I'm still waiting on the Wikileaks dump on the big banks. Assange has been promising that for almost two years, during which time, the infrastructure for funding Wikileaks has broken down. I don't know whether Assange is a saint or a sinner but it sure looks like some very powerful people have been trying to put a lid on his work.

The potential drag from fiscal restraint contributed to the rationale behind Federal Reserve policy makers’ reduced forecasts for growth this year and in 2013, that is part of what we learn from the minutes of the January FOMC meeting. Put another way, the fact that we have a dysfunctional fiscal policy is a contributing factor to why we have such extraordinarily accommodative monetary policy. Fed Chairman Bernanke returns to Capitol Hill on Wednesday to deliver his semiannual report to the  House Financial Services Committee. There are several programs that are set to expire around the end of the year. Bernanke's expected to tell Congress to pursue a long-term outlook on balancing spending and revenue, but no sudden moves.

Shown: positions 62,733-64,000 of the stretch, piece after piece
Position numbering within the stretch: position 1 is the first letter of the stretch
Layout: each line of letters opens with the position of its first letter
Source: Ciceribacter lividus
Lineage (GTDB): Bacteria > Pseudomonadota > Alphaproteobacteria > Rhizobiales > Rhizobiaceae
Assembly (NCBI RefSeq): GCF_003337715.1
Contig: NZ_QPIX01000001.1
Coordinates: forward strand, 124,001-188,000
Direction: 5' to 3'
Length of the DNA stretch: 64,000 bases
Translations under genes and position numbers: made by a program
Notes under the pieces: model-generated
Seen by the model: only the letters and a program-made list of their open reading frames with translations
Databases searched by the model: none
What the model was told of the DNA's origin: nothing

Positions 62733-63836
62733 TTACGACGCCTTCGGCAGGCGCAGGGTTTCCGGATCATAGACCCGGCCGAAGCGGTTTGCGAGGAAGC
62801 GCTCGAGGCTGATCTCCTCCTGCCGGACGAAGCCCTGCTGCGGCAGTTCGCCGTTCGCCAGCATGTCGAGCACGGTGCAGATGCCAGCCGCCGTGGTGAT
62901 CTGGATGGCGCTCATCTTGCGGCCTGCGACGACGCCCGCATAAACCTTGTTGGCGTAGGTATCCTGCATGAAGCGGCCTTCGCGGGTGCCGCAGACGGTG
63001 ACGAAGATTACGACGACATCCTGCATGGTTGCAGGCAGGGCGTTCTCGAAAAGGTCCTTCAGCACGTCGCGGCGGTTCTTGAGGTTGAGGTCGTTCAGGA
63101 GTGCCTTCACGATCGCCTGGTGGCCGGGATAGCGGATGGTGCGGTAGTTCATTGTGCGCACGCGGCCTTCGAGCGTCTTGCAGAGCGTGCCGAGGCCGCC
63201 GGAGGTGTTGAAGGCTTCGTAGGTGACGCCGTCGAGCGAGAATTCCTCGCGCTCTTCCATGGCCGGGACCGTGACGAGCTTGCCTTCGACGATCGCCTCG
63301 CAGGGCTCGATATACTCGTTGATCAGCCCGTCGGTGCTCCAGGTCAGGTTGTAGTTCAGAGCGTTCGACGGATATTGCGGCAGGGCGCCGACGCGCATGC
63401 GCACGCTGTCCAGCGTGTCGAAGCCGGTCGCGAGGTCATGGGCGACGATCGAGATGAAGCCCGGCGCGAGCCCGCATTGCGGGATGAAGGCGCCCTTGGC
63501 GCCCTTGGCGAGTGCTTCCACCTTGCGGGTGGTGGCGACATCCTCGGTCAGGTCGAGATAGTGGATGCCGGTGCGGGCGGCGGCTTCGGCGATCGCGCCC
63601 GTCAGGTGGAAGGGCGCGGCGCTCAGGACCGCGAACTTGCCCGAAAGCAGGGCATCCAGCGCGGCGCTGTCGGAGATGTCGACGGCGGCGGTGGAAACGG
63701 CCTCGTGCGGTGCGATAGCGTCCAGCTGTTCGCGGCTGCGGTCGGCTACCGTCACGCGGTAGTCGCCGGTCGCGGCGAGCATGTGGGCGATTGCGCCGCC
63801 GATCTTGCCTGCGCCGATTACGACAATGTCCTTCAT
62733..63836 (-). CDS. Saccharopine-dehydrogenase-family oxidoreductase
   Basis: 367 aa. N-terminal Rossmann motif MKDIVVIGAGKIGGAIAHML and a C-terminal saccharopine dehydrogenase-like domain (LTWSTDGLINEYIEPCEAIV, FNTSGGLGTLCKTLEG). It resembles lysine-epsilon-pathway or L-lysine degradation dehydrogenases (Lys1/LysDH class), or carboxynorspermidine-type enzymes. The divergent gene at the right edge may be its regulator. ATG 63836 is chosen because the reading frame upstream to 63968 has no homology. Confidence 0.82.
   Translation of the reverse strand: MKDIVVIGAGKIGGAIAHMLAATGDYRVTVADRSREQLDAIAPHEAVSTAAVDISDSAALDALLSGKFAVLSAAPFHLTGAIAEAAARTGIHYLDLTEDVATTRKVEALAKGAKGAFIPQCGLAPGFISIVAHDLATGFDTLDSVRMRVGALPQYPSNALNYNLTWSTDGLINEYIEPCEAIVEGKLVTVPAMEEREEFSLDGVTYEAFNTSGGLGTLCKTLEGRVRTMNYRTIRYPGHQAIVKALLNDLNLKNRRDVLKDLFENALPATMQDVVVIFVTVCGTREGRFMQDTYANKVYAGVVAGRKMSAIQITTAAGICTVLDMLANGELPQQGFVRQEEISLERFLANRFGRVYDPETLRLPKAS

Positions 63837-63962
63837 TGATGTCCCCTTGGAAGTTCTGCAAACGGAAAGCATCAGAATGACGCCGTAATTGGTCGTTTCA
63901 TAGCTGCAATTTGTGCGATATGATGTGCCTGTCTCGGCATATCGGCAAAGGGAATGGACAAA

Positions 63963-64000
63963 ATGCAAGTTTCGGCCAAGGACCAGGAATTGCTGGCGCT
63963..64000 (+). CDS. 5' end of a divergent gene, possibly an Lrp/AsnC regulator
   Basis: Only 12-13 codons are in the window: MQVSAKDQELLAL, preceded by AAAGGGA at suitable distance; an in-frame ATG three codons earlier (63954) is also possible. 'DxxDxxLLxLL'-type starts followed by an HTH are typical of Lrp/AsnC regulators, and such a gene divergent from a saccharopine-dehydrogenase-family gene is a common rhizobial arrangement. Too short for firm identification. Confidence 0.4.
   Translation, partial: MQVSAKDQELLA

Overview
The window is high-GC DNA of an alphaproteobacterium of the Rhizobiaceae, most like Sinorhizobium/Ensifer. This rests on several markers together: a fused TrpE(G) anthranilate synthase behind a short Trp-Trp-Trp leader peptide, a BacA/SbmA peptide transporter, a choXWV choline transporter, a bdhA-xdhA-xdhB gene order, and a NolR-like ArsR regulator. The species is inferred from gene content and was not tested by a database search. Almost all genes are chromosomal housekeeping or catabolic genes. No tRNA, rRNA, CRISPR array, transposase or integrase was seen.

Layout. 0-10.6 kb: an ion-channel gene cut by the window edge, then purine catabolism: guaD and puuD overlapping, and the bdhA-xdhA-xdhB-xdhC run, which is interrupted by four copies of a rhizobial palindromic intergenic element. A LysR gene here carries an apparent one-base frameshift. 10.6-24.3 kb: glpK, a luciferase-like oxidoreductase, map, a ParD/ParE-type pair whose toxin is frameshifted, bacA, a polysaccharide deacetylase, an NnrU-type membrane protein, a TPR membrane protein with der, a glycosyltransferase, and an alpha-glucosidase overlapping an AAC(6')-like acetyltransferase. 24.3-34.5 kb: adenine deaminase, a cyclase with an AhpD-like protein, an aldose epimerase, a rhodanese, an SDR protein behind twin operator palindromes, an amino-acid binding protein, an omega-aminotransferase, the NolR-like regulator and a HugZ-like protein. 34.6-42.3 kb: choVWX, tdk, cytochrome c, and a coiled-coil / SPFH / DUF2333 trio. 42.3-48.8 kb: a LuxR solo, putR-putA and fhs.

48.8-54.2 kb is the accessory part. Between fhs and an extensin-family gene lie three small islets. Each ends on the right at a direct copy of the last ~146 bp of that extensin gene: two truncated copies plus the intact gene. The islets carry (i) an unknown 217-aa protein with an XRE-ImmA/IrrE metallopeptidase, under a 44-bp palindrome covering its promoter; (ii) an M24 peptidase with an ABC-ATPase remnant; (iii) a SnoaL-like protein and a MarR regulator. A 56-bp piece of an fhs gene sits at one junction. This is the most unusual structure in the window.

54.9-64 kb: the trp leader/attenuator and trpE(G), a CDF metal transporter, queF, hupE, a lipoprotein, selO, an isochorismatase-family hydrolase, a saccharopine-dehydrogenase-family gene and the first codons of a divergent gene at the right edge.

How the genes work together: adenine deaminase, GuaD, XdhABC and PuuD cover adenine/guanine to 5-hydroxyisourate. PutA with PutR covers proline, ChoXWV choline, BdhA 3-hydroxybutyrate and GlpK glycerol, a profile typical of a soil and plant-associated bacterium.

The Federal Reserve Bank of New York issues a quarterly report on Household debt and credit. The latest finding from the fourth quarter show most households are continuing to delever. Aggregate consumer debt dropped $126 billion to 11.53 trillion. Consumers’ non-real estate indebtedness now stands at $2.635 trillion.  The report finds that $1.12 trillion of consumer debt (or 9.8 percent of outstanding debt) is currently delinquent, with $824 billion seriously delinquent (at least 90 days late). So, I think I understand; foreclosures and delinquency tends to decrease outstanding debt.
And when you decrease outstanding debt, you increase net worth. So, if you're looking for a quick way to increase your net worth - I'm just saying, you do the math.